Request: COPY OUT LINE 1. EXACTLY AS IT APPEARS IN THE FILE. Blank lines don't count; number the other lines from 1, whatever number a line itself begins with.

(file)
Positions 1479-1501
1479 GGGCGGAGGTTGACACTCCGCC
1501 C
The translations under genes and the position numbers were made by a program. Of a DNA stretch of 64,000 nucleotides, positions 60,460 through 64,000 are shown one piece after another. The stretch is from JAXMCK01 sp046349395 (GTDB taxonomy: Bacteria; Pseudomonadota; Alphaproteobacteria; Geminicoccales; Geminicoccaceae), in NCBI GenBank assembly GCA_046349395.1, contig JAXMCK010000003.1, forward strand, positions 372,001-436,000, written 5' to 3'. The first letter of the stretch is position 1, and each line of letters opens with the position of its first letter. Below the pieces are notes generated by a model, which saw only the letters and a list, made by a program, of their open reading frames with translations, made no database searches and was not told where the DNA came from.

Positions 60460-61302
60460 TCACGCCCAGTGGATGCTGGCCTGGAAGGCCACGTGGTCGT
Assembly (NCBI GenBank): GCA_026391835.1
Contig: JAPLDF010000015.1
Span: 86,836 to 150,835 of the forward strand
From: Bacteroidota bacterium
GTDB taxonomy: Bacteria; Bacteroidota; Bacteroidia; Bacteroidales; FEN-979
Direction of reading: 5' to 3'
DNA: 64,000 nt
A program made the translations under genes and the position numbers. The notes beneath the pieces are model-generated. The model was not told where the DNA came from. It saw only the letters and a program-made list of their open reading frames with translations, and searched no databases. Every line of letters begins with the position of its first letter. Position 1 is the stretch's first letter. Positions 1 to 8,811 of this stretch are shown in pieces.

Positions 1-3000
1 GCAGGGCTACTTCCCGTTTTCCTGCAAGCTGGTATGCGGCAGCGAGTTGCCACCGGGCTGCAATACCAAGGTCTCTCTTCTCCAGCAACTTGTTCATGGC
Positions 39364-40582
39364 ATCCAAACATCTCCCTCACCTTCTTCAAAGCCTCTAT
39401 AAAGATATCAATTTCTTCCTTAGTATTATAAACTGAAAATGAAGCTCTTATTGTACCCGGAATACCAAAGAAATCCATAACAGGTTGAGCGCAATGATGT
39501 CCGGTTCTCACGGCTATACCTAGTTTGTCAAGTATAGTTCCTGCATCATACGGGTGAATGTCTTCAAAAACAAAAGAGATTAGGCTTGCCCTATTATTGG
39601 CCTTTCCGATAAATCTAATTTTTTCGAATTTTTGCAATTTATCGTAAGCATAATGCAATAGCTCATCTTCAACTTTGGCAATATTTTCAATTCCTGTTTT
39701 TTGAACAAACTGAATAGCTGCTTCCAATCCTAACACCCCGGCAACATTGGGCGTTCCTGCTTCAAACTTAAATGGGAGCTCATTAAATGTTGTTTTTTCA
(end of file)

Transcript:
Positions 1479-1501